“The Bayer fire brigade was at the scene in minutes, but Bayer management withheld information from the county emergency response agencies that were desperate for information about what happened, what chemicals were possibly involved,” said John Bresland, CSB chairman at the time of the incident. “The Bayer incident commander, inside the plant, recommended a shelter in place; but this was never communicated to 911 operators. After an hour of being refused critical information, local authorities ordered a shelter-in-place, as a precaution.”
It’s fortunate that no massive release of methyl isocyanate occurred during the disaster. But Bayer initially withheld key chemical information from being released publicly, claiming it to be Sensitive Security Information (SSI) – a claim subsequently overruled. “[W]e concede that our pursuit of SSI coverage was motivated, in part, by a desire to prevent that public debate [concerning the use of MIC] from occurring in the first place,” said William Buckner, the president of Bayer CropScience in his April 2009 testimony to Congress.
The community suffered some property damages from the explosion but no apparent MIC effects. A lack of information about potential chemical exposures caused concern among some local firefighters who complained of symptoms consistent with toxic chemical exposure on the day after the fire. And the community as a whole remains in the dark about what they may have been exposed to since no data on chemical releases was – or apparently ever will be – made available. “No reliable data or analytical methods were available to determine what chemicals were released, or predict any exposure concentrations,” wrote the CSB.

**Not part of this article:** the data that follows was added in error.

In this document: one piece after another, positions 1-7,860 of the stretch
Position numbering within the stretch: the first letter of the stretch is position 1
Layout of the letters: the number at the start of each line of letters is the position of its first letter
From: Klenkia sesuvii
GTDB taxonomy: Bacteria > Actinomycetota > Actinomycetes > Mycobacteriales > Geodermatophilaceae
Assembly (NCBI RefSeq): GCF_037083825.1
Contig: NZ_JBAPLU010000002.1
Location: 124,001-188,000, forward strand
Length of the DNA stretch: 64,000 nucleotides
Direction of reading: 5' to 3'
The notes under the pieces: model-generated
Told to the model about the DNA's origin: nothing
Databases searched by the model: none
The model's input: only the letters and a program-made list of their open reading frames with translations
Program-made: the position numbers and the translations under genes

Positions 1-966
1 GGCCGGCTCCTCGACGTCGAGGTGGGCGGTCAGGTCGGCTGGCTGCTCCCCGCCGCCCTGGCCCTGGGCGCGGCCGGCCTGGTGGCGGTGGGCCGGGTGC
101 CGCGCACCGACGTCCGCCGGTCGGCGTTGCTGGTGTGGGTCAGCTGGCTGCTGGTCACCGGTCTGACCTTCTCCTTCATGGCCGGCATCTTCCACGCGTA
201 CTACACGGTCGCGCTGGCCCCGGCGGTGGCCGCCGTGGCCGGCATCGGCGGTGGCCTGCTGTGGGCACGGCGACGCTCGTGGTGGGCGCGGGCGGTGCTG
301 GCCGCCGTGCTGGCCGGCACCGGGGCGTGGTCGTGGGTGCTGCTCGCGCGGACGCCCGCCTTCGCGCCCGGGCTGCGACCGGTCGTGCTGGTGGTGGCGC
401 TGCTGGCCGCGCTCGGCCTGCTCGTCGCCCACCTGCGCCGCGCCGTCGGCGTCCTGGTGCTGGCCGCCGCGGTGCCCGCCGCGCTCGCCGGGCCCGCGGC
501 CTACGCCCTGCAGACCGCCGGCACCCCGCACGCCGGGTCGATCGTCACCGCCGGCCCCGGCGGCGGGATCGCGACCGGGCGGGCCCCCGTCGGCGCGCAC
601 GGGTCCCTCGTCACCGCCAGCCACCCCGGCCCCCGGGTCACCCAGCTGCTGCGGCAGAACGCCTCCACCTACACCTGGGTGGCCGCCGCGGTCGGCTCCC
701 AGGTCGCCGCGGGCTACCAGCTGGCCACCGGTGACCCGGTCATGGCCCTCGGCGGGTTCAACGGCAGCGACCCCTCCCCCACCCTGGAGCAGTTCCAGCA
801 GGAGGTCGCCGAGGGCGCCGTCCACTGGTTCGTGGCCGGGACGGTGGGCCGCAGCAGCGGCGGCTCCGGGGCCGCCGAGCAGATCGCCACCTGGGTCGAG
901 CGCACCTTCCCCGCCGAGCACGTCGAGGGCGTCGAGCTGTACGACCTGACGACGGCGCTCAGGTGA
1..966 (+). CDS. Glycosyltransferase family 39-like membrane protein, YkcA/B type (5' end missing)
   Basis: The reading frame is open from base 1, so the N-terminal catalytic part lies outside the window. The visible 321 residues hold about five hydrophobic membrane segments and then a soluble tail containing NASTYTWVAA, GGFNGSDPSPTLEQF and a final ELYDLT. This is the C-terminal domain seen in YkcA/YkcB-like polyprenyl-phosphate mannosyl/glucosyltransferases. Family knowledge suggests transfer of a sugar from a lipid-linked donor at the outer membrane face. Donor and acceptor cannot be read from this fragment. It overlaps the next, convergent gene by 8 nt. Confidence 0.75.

A history of problems
The August 2008 explosion was not the first disaster at the Institute plant. In 1993, when the facility was owned and operated by Rhone-Poulenc, an explosion in the same methomyl unit killed one worker and injured two. Similar improper control mechanisms led to both explosions, and the problems were never fully corrected. In some cases Bayer said corrections had been made, but the fixes had not been fully implemented.